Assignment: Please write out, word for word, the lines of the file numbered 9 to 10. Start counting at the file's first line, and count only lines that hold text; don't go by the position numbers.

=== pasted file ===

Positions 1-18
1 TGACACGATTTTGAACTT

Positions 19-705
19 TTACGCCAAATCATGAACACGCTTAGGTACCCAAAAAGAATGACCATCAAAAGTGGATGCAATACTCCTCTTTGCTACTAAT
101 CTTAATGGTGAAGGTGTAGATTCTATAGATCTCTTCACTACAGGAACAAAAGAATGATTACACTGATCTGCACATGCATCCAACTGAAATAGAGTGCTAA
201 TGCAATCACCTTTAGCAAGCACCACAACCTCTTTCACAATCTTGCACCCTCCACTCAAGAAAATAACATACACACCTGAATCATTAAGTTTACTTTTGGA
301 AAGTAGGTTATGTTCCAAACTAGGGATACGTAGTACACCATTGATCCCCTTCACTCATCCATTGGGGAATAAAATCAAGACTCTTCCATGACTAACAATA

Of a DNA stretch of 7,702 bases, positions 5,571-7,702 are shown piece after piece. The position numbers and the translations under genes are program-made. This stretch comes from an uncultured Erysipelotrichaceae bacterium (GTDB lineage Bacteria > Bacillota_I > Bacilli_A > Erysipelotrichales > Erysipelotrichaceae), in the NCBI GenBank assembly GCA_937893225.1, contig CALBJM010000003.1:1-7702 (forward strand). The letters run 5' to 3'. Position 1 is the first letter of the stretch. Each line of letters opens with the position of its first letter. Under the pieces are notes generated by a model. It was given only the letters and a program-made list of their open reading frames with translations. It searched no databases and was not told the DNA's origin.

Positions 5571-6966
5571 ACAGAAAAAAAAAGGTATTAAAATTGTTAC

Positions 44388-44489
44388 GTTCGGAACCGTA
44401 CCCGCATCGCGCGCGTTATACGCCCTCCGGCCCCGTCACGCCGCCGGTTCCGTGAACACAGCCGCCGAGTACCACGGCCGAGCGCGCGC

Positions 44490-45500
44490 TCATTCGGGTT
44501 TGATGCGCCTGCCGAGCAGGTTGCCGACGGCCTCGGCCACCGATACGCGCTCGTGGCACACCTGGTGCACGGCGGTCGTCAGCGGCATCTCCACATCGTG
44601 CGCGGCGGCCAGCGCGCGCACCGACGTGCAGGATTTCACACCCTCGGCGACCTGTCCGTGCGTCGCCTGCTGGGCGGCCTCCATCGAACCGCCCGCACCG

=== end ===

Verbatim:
Positions 5571-6966
5571 ACAGAAAAAAAAAGGTATTAAAATTGTTAC